Black, white, rich, poor. What's the difference? I would like to use Amanda C.'s blog this week as my extended comments. I know she used Billy's, but Her first paragraph was extremely strong. Amanda talks about how she has seen her neighbor go through tough times to keep their house. I know that this week is about the separation of black and white people, but this also ties into how much money a person or family has.
My family has been through hell and back, financially. I was always taught that I had to work my butt of to get what I wanted. I never could just splurge on something because I had the money or just because I wanted it. In my house, I learned the value of money, without a choice. Now I am not saying that I am dirt poor, but my family has come close to losing our house several times. I will never forget the week when both of my parents lost their jobs. The jobs that they had was just enough to pay for the house. Forget about food. They went grocery shopping maybe every 3 weeks. It was tough living paycheck to paycheck. This only made me work harder for what I wanted.
My town is not the richest town, nor the poorest, but it's school system is NOT good. There aren't many books in the school library, people have to pay an arm and a leg for sports, and there are NO buses to get to and from school. No, sorry, that's a lie. You had to pay $400 dollars each half of the year to take a bus. It's a public school. REALLY?!?! It was a white dominated school, but you knew that many of the kids had tough financial problems at home. I go into my service learning school and the kids are getting the same education I am. Yes, they are under privileged, but I would have to say, that would make me the same way. Just because you are in a white school doesn't mean that you have a better education.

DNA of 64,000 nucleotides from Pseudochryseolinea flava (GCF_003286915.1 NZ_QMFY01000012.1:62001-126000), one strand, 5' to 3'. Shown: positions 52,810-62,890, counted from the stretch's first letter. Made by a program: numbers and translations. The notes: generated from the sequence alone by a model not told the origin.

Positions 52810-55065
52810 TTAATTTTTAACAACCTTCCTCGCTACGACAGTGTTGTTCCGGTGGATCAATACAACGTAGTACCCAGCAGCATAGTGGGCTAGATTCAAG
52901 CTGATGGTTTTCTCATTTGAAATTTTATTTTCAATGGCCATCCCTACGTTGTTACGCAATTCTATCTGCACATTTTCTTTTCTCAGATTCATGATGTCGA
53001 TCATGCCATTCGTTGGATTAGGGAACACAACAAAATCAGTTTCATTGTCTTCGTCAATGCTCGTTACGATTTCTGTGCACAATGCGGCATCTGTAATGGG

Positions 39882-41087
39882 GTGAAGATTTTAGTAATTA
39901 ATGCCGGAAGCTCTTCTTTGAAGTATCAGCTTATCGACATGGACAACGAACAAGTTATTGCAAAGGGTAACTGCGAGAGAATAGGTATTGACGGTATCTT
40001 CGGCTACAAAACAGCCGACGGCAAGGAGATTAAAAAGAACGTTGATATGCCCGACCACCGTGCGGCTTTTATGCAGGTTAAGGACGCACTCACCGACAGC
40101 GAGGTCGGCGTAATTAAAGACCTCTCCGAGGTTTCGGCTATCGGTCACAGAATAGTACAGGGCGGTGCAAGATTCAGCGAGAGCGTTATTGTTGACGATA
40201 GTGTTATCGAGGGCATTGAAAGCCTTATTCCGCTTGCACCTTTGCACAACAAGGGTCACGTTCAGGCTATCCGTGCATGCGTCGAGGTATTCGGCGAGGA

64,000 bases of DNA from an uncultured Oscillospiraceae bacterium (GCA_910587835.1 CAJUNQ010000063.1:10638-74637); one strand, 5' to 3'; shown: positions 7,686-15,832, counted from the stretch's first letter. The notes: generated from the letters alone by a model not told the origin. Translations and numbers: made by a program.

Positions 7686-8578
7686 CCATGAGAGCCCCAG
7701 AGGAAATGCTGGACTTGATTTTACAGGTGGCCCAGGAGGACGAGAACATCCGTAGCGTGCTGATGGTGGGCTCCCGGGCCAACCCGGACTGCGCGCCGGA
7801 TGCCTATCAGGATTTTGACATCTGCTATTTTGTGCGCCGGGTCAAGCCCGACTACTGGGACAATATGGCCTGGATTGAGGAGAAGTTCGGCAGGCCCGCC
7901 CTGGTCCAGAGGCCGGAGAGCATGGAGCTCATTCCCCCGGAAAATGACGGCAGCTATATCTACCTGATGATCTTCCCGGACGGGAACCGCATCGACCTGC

I think that teachers become teachers to help their students to learn and make something of their lives. A school with all colored students can be in the same boat as a school with all white students. I feel, because most of the poorer schools are dominated with colored students, that that is where the attention is going. I am not looking for attention, but I am saying that there are more than just problems with predominantly black schools.
The New York TImes article is a really good one. It does seem that there are black schools and white schools. The segregation has never really ended. We just took that one more step towards equality in our nation with the Brown vs. Board of Education desegregation laws. It all goes back to being in a poorer school doesn't give the best education. "The current obsession with firing teachers, attacking unions and creating ever more charter schools has done very little to improve the academic outcomes of poor black and Latino students." This quote is perfect. I have little to say after this. I have run out of words to say. Grades and money, unfortunately, go hand in hand. It's almost like that commercial you didn't go to college, so you didn't get a good job, so you work that much harder, and the cycle continues.